Saturday, 1 March 2008
Director: Sylvester Stallone
Starring: Sylvester Stallone, Julie Benz & Matthew Marsden
Sylvester Stallone returns to the big screen with a new installment of the Rambo series after a twenty year absence.
After successfully resurrecting the Rocky franchise in 2007 with Rocky Balboa, Sylvester Stallone tries to achieve similar success by resurrecting another character he was famous for portraying after an even longer absence. However, while Rocky Balboa successfully capitalized on the period of absence between it and the last Rocky film by making it an underdog story of an old boxer looking for lost glory in a sport that has changed as much as he has, Rambo instead rehashes old attitudes without updating them to make them relevant to new audiences.
Whilst a fondly remembered, if not critically acclaimed, franchise from the 1980s, the Rambo films main themes were its message that “War is Hell” and in its conviction that John Rambo is a man can that take on all opponents. While the original Rambo films and its lead character were a response to the, then recent, Vietnam War, this new installment in the franchise chooses neither to re-visit that old conflict or confront any the conflicts taking place today. Taking place in Burma, its villains seem faceless and under-developed. Little motivation is given for why the villains exist or do what they do being stereotypical soldiers/slave traders living in the jungle and instead seem to serve no more purpose than to give Rambo someone to fight and to have people to save.
Sylvester Stallone also struggles somewhat in reviving the role of Rambo. Where Stallone’s age helped with his performance in Rocky Balboa, here it hinders it. While he offers many a gruff one liner or stoic sentiment regarding the necessity to confront violence with violence, his age and appearance makes it seem even more unbelievable that he can fight off soldiers in the numbers he faces here than it did in the original films. Even Stallone submits to the reality at first that Rambo is no longer a one man army when, as he goes on a mission to save some missionaries he helped earlier in the film, he realizes the need to hire mercenaries to assist him in his rescue mission. These mercenaries, while fulfilling almost every stereotypical class of soldier, also mean that Stallone’s Rambo sits out of most of the action until the final 15/20 minutes and then proceeds to accomplish what the mercenaries could not.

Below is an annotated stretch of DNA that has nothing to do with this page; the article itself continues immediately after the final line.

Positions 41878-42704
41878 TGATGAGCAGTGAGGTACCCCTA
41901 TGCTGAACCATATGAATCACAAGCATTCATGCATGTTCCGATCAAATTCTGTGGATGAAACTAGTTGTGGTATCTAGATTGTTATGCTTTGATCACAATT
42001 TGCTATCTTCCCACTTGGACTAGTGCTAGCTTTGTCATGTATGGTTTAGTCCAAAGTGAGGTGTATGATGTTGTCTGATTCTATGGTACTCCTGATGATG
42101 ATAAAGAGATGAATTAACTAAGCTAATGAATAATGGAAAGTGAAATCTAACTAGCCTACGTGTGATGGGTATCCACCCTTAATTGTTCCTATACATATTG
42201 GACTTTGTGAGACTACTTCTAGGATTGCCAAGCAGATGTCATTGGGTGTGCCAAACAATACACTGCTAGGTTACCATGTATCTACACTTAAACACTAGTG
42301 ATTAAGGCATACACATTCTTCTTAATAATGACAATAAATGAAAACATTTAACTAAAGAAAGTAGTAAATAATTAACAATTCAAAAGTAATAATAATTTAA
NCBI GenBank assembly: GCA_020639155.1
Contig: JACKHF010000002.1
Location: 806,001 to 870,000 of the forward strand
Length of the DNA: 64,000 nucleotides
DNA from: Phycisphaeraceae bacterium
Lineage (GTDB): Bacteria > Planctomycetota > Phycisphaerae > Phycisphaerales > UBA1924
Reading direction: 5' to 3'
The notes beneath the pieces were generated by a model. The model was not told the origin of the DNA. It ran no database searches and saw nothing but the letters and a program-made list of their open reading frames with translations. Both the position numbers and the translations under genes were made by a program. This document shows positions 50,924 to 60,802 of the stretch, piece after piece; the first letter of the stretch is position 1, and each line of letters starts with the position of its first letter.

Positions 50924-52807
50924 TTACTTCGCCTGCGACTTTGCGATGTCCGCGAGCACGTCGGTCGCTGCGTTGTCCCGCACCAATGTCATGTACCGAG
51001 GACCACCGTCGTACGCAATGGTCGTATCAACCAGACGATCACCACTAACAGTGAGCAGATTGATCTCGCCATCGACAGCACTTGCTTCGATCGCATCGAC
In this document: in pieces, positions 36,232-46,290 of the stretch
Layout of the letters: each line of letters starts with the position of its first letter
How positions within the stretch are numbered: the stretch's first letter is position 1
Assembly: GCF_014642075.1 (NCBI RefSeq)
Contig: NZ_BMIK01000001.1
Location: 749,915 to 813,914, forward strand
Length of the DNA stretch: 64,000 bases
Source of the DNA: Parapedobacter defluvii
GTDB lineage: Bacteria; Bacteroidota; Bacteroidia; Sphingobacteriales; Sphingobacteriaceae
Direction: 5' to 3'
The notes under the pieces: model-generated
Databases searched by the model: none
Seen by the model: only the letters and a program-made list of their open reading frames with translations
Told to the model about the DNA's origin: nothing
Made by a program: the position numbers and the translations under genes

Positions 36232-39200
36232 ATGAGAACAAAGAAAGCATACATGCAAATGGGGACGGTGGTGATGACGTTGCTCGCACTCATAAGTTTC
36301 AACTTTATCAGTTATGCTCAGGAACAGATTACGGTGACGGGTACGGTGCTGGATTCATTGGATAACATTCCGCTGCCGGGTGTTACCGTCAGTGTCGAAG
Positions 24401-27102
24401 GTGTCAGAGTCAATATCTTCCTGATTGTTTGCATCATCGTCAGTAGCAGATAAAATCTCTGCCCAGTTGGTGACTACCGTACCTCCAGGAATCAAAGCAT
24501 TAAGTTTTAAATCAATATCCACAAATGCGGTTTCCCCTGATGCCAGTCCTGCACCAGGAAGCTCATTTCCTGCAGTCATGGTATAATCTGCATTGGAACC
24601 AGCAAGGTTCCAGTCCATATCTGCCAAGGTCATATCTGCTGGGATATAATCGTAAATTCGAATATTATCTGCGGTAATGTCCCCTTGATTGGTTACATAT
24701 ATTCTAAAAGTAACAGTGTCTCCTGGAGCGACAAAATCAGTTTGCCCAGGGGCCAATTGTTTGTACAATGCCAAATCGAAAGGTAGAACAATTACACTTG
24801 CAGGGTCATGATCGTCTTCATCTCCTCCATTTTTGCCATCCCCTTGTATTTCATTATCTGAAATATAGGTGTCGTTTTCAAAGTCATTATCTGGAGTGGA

Despite the thin plot and characters, Rambo does succeed in delivering some decent action/battle sequences. Dark, gritty and violent, even by 1980s action movie standards, the battle scenes leave an impression. It is certainly enough to satisfy Rambo fans or fans of 1980s style action films though if Stallone is intending a deeper meaning in his presentation of violence then it is somewhat lost in the later scenes and the use of operatic music in earlier scenes when the missionaries, that Rambo is out to rescue, are captured comes of heavy-handed.
Overall, Rambo is a missed opportunity to revisit a character whilst addressing more recent attitudes to war. While Stallone’s attempts to capture the look, feel and message of the earlier films are successful enough to entertain the more hardcore fans, it nevertheless feels too dated and unoriginal to impress new or more critical audiences.